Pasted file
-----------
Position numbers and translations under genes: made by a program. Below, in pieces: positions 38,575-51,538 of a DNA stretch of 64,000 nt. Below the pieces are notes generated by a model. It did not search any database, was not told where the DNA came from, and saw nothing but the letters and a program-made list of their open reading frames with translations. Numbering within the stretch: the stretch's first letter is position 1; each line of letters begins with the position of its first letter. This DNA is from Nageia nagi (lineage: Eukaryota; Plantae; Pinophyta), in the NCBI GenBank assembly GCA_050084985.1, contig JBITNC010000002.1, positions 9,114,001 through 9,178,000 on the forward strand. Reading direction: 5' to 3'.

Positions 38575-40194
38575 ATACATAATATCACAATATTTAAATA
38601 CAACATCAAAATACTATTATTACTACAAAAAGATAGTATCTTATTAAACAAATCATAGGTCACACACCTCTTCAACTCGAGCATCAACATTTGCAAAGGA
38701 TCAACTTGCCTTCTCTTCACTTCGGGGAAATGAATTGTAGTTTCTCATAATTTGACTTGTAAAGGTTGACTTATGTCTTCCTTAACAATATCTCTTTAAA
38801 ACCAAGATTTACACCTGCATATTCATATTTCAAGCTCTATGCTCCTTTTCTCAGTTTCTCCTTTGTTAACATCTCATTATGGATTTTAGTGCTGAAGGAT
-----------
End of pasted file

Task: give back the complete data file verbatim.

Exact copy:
Position numbers and translations under genes: made by a program. Below, in pieces: positions 38,575-51,538 of a DNA stretch of 64,000 nt. Below the pieces are notes generated by a model. It did not search any database, was not told where the DNA came from, and saw nothing but the letters and a program-made list of their open reading frames with translations. Numbering within the stretch: the stretch's first letter is position 1; each line of letters begins with the position of its first letter. This DNA is from Nageia nagi (lineage: Eukaryota; Plantae; Pinophyta), in the NCBI GenBank assembly GCA_050084985.1, contig JBITNC010000002.1, positions 9,114,001 through 9,178,000 on the forward strand. Reading direction: 5' to 3'.

Positions 38575-40194
38575 ATACATAATATCACAATATTTAAATA
38601 CAACATCAAAATACTATTATTACTACAAAAAGATAGTATCTTATTAAACAAATCATAGGTCACACACCTCTTCAACTCGAGCATCAACATTTGCAAAGGA
38701 TCAACTTGCCTTCTCTTCACTTCGGGGAAATGAATTGTAGTTTCTCATAATTTGACTTGTAAAGGTTGACTTATGTCTTCCTTAACAATATCTCTTTAAA
38801 ACCAAGATTTACACCTGCATATTCATATTTCAAGCTCTATGCTCCTTTTCTCAGTTTCTCCTTTGTTAACATCTCATTATGGATTTTAGTGCTGAAGGAT